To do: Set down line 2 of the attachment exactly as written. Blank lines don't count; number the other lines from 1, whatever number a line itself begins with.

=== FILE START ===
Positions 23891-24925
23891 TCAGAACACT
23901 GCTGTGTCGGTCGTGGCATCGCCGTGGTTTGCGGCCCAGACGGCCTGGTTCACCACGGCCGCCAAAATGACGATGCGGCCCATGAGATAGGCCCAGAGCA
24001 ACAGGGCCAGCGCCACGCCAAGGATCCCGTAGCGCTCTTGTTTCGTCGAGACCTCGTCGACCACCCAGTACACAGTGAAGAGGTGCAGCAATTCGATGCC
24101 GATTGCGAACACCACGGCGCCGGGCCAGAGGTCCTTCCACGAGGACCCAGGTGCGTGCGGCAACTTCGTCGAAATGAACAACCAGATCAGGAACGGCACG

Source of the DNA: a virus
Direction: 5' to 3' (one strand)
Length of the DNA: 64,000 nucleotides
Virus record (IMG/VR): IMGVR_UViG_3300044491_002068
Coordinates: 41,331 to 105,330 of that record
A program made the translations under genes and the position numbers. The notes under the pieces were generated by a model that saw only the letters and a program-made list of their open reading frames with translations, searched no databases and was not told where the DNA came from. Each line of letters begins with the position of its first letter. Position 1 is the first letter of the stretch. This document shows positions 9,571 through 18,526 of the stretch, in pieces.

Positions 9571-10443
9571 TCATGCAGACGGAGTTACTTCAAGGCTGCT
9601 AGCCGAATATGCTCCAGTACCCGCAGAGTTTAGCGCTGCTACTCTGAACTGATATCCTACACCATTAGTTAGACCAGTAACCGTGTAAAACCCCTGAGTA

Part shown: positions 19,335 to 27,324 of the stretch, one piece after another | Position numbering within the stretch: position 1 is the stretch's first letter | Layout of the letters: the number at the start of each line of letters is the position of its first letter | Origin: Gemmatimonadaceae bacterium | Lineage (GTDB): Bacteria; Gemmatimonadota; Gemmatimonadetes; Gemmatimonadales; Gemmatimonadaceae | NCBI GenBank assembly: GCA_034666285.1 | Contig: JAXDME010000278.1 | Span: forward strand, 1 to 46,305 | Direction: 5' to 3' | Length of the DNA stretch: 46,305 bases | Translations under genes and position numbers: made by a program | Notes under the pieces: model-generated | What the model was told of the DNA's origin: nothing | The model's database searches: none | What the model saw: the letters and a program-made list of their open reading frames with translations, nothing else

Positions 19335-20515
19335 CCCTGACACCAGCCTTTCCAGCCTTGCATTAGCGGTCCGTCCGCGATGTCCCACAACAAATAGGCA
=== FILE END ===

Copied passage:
23891 TCAGAACACT